Knox Marlow, a "retired" tax attorney, recently blogged about Tom Geoghegan's article in the WSJ regarding Boeing's plans to locate their new 787 Dreamliner aircraft plant in South Carolina, and Boeing's related problems with the NLRB. In Geoghegan's article, titled "Boeing's Treat to American Enterprise", he comments on the "union busting" motivations of Boeing. Boeing's commercial plane operations are in Seattle (union), while South Carolina is a right-to-work state (non-union).
Tom Geoghegan is a Harvard-educated labor lawyer practicing in Chicago. The byline to his article is "When major firms move to the South, it's usually a harbinger of quality decline", and goes on to suggest that Southern union-busting has resulted in inferior schools and, in turn, "poorly educated and low-skilled workers that are simply unable to compete". I would point to BMW's success in South Carolina, or Mercedes in Alabama. I also think Geoghegan's agenda is fairly transparent. And, as a Southerner, I was of course offended by his remarks.
But, education IS important to firms who consider relocating. How does the quality of education (whether or not caused by the presence or absence of unions) in the South compare to the rest of the country? I've seen various surveys, for example this one from U.S. News and World Report, which suggests the South is behind the rest of the country. Of course, it’s a subjective question. Perhaps you can point me to more encouraging statistics.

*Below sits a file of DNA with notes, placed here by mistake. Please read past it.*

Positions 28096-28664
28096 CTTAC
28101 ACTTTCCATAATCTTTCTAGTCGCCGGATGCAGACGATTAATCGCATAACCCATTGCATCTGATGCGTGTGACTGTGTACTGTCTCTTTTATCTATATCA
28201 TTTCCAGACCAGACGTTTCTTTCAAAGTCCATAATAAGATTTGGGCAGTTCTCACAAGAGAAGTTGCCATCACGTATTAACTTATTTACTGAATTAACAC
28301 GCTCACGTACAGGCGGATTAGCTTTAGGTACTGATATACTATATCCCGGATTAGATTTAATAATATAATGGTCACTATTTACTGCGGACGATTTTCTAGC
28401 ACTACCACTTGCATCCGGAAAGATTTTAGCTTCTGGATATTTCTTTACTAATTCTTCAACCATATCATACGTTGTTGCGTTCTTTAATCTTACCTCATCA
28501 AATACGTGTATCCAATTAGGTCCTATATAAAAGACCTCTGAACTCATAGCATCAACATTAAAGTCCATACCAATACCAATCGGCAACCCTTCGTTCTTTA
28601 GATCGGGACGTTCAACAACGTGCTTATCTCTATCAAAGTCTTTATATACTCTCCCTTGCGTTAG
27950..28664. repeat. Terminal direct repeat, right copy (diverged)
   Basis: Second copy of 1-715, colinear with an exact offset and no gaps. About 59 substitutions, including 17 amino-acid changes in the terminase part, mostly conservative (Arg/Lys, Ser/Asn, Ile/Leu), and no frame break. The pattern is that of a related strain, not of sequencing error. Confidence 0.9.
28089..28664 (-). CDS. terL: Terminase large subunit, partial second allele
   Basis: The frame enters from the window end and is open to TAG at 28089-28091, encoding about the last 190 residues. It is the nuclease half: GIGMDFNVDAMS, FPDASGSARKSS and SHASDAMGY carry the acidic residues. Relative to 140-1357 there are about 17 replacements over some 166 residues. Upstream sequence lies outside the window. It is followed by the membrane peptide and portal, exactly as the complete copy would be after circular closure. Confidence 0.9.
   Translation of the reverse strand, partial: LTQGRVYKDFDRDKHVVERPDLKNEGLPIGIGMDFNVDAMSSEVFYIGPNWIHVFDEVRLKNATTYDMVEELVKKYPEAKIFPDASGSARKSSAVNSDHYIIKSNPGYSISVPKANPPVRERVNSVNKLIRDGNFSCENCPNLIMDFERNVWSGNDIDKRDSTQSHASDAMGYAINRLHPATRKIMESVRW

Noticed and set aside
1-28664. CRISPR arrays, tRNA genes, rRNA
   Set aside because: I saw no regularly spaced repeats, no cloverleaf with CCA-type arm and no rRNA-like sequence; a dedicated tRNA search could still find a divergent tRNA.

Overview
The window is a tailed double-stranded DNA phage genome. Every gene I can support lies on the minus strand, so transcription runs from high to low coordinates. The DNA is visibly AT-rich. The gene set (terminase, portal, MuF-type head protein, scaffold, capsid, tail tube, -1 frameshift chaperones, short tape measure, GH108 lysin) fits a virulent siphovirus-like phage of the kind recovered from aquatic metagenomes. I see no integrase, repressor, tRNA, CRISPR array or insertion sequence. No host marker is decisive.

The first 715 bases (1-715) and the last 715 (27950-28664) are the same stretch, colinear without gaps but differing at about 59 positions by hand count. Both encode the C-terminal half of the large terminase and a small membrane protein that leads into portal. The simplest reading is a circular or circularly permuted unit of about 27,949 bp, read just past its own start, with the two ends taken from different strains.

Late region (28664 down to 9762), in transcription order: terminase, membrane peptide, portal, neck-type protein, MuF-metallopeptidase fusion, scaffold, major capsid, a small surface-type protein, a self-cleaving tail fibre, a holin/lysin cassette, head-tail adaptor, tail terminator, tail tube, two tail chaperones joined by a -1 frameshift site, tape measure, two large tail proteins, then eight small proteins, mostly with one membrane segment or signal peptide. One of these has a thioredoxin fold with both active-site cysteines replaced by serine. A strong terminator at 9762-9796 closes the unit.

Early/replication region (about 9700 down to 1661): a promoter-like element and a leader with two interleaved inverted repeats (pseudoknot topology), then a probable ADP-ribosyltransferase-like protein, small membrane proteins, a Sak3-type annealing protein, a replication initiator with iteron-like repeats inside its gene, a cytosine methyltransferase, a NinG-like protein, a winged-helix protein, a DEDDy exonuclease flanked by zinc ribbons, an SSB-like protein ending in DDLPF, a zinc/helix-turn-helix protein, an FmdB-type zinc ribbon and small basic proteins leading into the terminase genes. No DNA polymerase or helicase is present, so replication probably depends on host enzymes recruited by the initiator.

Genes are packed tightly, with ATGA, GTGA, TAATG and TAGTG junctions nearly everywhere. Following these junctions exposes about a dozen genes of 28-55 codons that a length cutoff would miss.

North Carolina has recently made state-wide reductions in education funding, and those reductions are having dramatic effects locally. Fortunately, here in Salisbury/Rowan County, we have talented and capable administrators who are willing to "take one for the team" and reduce administrative costs first to make sure teachers and classroom resources aren't cut. But, their bag of tricks may have been all used up for 2011-2012. It’s 2013 and forward that I'm worried about. Once the central office is cut to the bone, and the fund balance is used up, what then?
I don't know if more money translates to a better education, and I don’t have any answers for improving our education system. I do think that education has never been more important than right now. What we do today will affect our children and grandchildren for decades. We owe it to them to do the best we can, regardless of the cost.
Meanwhile, I’d like to personally invite Mr. Geoghegan to Faith for the Fourth! Son, you just haven’t lived until you’ve had a deep-fried Twinkie! Later, we’ll get us a mess of contraband fireworks and go blow something up.